Do you attend to other matters whilst driving? Text, call, make-up, shave? Are you easily distracted in life? Multitasking, you might call it. But perhaps struggling to focus might be a criticism from others? Trying to do too much? Often behind. Often overworked. Always seeking to catch up with the outstanding tasks? “Ooh look… a peanut in the glovebox from last week.”

Do you switch lanes regularly? Seeking an advantage over others when the going is slow or sticky? Attempting to outwit your fellow travellers; rejoicing perhaps in the small gains made? You can sniff an opportunity. One-upmanship perhaps a guiding quality.

Maybe you drive with your lights full beam? You need to see far ahead; see what the journey brings. Your desire to do so though, blinds others on life’s highway. They are left dazzled as you come up behind them, or dazzled as you charge towards them. The vision matters more to you than their ability to see it.

Or do you steadfastly follow the rules? Driving always within the law? Driving safely and without risk? Driving within your means? Measured. Predictable. Safe. Courteous to other road users, but often overlooked, missed, unnoticed.

Maybe it’s time to change your driving habits? Not just in the car.

bringing it

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We drew up to an innocuous white building and she cheerily announced “Marriage license, marriage counselling, divorce court, conveniently located in one building.” It was a dry, Southern patter.

The deuce bus took us from old downtown back to the strip, and our bus driver was livening up our journey in Las Vegas.

The bus slowed and she announced, “Next stop is the Stratosphere, where you can get lunch and then lose it again, all in one trip.” A little further on, she highlighted a nearby tourist attraction with, “Indoor sky diving anyone?” She paused, then hollared  “Chicken!”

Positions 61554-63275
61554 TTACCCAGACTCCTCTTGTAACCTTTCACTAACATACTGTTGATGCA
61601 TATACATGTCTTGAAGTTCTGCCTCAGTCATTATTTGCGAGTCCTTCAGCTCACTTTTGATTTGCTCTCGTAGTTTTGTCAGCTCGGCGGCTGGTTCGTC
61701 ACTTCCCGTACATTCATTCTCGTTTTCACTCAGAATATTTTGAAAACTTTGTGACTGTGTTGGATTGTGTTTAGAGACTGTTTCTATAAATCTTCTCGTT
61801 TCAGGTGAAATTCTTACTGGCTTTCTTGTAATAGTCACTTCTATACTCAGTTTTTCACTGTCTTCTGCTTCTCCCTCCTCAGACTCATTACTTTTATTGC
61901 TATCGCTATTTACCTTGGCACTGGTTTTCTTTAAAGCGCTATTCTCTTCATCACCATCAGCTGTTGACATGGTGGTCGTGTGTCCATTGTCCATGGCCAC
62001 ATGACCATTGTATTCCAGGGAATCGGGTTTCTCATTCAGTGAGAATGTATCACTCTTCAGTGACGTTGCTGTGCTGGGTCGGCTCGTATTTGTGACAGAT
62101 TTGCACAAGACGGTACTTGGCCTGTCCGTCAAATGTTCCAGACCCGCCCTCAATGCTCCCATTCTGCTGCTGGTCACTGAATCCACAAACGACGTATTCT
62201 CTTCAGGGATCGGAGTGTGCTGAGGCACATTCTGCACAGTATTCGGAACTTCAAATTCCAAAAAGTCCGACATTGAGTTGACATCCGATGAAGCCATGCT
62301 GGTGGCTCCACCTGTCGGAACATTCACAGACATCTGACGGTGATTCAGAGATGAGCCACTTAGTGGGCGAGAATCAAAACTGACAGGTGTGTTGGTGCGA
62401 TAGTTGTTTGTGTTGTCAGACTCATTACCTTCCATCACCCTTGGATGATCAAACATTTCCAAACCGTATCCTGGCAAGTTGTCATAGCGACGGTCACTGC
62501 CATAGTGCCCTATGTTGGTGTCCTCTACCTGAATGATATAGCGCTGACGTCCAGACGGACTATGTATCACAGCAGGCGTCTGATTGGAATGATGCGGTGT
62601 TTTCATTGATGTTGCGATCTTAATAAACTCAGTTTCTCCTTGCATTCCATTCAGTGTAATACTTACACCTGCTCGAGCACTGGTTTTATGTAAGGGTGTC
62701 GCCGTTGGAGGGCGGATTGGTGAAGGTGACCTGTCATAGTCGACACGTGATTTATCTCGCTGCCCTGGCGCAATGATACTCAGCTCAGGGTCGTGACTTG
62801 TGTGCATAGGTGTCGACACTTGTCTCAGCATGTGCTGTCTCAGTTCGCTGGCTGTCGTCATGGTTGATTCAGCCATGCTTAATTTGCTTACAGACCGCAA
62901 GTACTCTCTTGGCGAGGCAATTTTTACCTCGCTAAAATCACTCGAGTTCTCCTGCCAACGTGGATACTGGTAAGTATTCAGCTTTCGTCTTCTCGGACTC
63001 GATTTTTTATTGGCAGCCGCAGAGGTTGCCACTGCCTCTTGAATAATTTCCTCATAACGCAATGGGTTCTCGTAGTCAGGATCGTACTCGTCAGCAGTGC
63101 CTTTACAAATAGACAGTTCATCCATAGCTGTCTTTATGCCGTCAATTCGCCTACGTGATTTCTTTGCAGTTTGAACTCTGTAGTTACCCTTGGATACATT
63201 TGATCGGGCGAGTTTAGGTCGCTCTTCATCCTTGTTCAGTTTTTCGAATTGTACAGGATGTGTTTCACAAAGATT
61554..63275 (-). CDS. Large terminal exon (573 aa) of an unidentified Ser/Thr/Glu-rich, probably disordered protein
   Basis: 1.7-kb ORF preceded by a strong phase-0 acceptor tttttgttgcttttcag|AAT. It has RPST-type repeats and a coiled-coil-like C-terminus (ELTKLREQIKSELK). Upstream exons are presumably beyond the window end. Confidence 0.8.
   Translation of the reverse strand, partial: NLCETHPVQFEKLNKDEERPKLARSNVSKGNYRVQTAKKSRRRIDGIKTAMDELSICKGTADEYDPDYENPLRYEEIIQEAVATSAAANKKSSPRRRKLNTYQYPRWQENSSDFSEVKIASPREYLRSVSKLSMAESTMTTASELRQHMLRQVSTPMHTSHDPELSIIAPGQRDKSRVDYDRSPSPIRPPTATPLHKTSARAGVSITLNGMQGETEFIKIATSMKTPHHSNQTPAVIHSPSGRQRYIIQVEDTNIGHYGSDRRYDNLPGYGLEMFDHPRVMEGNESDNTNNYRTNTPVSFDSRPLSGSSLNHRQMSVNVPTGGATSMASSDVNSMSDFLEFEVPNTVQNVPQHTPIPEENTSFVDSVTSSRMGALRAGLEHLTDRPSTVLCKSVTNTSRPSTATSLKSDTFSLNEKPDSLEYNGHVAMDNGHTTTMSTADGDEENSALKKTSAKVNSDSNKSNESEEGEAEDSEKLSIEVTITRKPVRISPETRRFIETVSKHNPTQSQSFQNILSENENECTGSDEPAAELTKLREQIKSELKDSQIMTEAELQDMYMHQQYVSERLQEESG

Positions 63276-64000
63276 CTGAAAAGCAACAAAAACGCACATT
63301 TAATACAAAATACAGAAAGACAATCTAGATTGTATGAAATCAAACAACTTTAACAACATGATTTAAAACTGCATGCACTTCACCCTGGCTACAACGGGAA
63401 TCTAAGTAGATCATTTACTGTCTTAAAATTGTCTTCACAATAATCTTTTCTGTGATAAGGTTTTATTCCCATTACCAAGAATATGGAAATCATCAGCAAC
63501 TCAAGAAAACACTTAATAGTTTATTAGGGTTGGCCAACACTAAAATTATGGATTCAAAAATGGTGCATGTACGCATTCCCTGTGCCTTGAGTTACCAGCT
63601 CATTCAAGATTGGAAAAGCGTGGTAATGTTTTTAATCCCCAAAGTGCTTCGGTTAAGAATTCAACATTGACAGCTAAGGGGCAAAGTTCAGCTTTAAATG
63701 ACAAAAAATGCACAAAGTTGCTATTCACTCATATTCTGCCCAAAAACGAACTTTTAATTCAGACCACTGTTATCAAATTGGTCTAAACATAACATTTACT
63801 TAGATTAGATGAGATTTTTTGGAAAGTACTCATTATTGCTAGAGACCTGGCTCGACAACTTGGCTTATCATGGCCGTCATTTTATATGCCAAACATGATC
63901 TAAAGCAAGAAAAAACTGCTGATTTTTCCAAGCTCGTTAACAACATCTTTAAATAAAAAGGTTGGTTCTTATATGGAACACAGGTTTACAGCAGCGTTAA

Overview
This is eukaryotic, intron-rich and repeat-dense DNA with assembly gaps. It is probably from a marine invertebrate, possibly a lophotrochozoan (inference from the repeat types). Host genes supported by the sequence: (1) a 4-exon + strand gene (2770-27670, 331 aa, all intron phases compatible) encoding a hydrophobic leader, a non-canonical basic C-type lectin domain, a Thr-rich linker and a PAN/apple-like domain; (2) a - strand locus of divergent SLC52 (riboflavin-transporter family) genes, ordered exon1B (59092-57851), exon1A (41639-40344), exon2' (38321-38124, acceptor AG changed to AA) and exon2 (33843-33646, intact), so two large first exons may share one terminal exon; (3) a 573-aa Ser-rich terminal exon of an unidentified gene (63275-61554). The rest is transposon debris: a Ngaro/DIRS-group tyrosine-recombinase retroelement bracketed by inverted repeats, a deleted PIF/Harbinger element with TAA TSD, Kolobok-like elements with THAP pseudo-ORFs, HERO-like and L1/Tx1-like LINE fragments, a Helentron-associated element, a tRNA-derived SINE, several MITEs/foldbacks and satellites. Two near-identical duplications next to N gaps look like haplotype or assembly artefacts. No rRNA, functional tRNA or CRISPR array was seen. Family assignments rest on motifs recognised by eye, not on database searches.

Bringing a smile to someone’s day, however mundane yours or theirs is, is a good thing.

We like to smile and laugh. We just forget to some days.

 

willy-nilly aspersions

www.illuminateddandelion.com

It’s a universal custom. One that needs no explanation. It transcends language. Whatever the location. Whatever the quality of establishment. We simply know what to do.

And yet, there is always a card explaining.

Hang them up and use them again. On the floor and they will be replaced.

The card not only informs us of the required positioning for laundering, but helpfully reminds us of our green credentials by complying. We have done our bit for the planet, we are energy efficient and we can feel good.

Towels.

You probably knew that though, before I said it. Up to reuse, down to be replaced.

What if emotions were like this too?

When we’ve done with an emotion, we could hang it up to be used again. Emotions tidied away on the rail. Folded neatly and shelved for the next time they are demanded. Hung with care on the hook. Drying, ready to be doused in human interaction once more, as needed.

If we didn’t want them again, or needed replacements, we could discard them on the floor, willy-nilly. Cast them asunder as we go about our business. Drop them where we stand. Pile them up, like a well formed trip hazard. Toss them recklessly, in heaps of soggy emotions of various size and shape.

Oh hang on. We already do.